Slice is bigger than Chance The Rapper. He’s the biggest name on the call sheet (depending on your reverence towards Chris Parnell at least, of which mine is very high) and the film is the feature-length directorial debut from his friend and frequent music video collaborator Austin Vesely. But it’s important to note from the outset that both the plot and the film itself has much grander ambitions than just being a vanity vehicle for an A-list rapper. To be honest, that might’ve been an easier task to accomplish.
We’ve known pretty much since word of the film began to spread that it was going to be on some other shit: Chance the Rapper, werewolf, and pizza boy murder spree were always there when all we had to go off was a two sentence premise. But when a trailer finally dropped a month ago, it was immediately evident that this project was going to live and die by tone. Slice is a veritable pastiche of genre classics, more of a homage to various influences than any direct ode. But above all it’s a love letter to horror camp.
Set in the fictional town of Kingfisher where humans co-exist with the undead, and re-election campaign commercials boast about there having been no werewolf incidents in years, Vesely has created a lived-in universe with its own rules and standards, inhabited by characters who react matter-of-factly to the supernatural, and trade glib, dry banter. It’s the 31-flavor quirkiness of Twin Peaks’ inhabitants meets the Hellmouth vibe of Sunnydale, where the abnormal was common and the monsters were sometimes heroes.
It’s a lot to unpack and present and a delicate tone to balance, doubled by this being a debut feature, tripled when you factor in budget constraints. Not all of it works, even when you consider that this is a movie to be judged more for its style than its plot. Yes, the plot: [Mild spoilers if you’re soft and consider a premise summary a spoiler] murdered pizza delivery boys found in the “ghost” side of town (ghost town) threaten to break the uneasy peace Kingfisher has coasted on for years. Mayor Chris Parnell wants it solved to cinch a re-election; a hardboiled cop and his doofus partner are on the case; an intrepid reporter is eager to uncover the real truth; a badass Zazie Beetz is a heroine out for vengeance. And on the outskirts, motoring through scenes in the background is Chance the Werewolf, who everyone likes for the murders less so out of motive than they do prejudice. There’s also a ghost rights movement comprised of busybodies, Paul Scheer as the beleaguered pizza shop owner, a cameo from Hannibal Buress, and Joe Keery as Jimmy Olsen, a role that would certainly be beefed up had this not been filmed before Stranger Things became a phenomenon.
Again, even with the caveat that 80s-90s cult classic intentional camp is exactly what Vesely is shooting for, it isn’t a slam dunk. Some line readings are hilarious, some fall flat. A wholly committed Tim Decker washes everyone he shares the screen with—his scene explaining why he hates werewolves got the biggest laugh at Brooklyn Alamo’s Monday night screening. But for every character like his grizzled cop, or a janitor lurking in the Perfect Pizza basement, or Scheer’s ghostly right-hand-man who only speaks in apocalyptic portents of doom we get characters like his other two employees who feel like Saved by the Bell extras, or Y’Lan Noel’s drug kingpin who feels like he thought he was starring in Undercover Brother 2 instead.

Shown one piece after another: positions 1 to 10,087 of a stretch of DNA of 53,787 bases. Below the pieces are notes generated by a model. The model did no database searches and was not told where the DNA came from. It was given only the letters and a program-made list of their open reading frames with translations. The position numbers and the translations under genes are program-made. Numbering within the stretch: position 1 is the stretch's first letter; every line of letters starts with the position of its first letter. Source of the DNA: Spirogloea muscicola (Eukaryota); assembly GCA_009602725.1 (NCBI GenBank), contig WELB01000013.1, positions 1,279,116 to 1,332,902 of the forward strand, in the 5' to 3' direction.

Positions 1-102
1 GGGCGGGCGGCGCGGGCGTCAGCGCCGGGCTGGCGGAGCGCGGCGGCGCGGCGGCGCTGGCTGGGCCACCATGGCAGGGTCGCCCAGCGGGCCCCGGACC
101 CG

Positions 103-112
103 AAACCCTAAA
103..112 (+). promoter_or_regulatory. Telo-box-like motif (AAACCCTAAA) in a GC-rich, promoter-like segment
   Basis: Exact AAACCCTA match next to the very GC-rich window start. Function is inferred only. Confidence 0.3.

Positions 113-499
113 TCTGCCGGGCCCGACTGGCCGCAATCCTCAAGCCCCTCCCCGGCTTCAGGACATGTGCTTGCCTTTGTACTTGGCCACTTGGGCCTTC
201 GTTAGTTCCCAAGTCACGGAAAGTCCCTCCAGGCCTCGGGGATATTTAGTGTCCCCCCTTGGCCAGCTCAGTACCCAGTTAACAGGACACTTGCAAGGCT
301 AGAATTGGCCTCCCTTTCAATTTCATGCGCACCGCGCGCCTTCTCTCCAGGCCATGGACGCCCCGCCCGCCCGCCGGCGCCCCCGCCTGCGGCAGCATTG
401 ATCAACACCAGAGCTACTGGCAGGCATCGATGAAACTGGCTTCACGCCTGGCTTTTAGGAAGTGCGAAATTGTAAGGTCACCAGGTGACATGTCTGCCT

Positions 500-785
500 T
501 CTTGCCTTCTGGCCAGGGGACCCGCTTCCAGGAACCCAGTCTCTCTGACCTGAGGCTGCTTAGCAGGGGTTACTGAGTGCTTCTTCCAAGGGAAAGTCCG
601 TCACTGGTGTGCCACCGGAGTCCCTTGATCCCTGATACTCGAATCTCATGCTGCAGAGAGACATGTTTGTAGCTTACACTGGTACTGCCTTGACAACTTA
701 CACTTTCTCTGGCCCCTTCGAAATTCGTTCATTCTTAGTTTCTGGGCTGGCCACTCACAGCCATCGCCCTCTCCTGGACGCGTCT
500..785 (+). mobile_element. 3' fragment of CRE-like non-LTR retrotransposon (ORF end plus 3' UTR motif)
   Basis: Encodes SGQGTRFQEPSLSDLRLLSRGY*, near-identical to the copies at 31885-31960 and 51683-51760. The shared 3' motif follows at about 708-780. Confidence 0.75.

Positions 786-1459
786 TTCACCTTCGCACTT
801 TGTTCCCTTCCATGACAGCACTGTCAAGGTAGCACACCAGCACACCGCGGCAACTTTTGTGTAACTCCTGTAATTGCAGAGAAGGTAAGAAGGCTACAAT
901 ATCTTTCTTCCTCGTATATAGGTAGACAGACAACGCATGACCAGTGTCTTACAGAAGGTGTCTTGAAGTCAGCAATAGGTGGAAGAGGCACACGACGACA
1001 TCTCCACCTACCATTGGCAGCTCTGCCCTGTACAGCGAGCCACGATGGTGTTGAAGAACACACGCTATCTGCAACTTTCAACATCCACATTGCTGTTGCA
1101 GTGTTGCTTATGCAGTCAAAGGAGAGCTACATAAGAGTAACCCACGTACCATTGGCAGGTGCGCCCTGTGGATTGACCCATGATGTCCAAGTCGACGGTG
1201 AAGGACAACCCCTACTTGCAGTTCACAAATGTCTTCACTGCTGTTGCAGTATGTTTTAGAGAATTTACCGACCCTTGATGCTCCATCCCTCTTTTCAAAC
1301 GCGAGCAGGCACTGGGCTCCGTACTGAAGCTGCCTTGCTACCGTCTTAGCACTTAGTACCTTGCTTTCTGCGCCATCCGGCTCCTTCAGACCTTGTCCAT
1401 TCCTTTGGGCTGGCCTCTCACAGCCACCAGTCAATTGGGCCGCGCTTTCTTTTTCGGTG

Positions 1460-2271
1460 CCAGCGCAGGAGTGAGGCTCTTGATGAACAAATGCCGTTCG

Then there’s Chance. In a movie like this, it not only seems intentional that his werewolf make-up isn’t even better than the “Thriller” video (honestly it looks like a totally different person, which if true, is amazing), it’s hilarious. That’s the point of course—when a movie wears its camp on its sleeve, the same limitations that could’ve held another movie back or flipped to heighten the lo-fi aesthetic. Chance is used sparingly, but threaded throughout enough that he doesn’t feel like an afterthought, and holds greater command of the tongue-in-cheek tone than I thought he would. I don’t know if this starts a clamor for more Chance the Actor, but if nothing else, his next SNL stint should be fun. A rapper in his position could’ve easily chosen something more basic and less democratic to fit his schedule around. Linking with the hardest entertainment company out for a bizarre labor of love definitely deserves points.
The A24 of it all will definitely heighten expectations—the company practically deals exclusively in critically-acclaimed award-worthy fare. Last night after holding several screenings, A24 announced Slice would hit digital and iTunes at midnight with no theatrical release. That seems for the best. The movie doesn’t seem much grander than a rainy day Netflix-and-toke. There’s more to appreciate about Slice than there is to like. It’s devoid of a memorable sequence or exchange that will live on to become a pop culture go-to reference like the pantheon of cult films it wants to join. The plot is honestly so aimless and missing spark that it felt way longer than 83 minutes and as thankless as it is to be the straight woman amidst the madness, Rae Gray is still a total bore. The end result bears less of a resemblance to Buffy the Vampire Slayer the TV series than it does Buffy the movie: highly watchable fare despite being something of a misfire altogether. That movie was, historically, more important for where it signaled Joss Whedon’s career was headed than for what he accomplished within it. I’m eager to see what Vesely does with more clout, experience and money under his belt.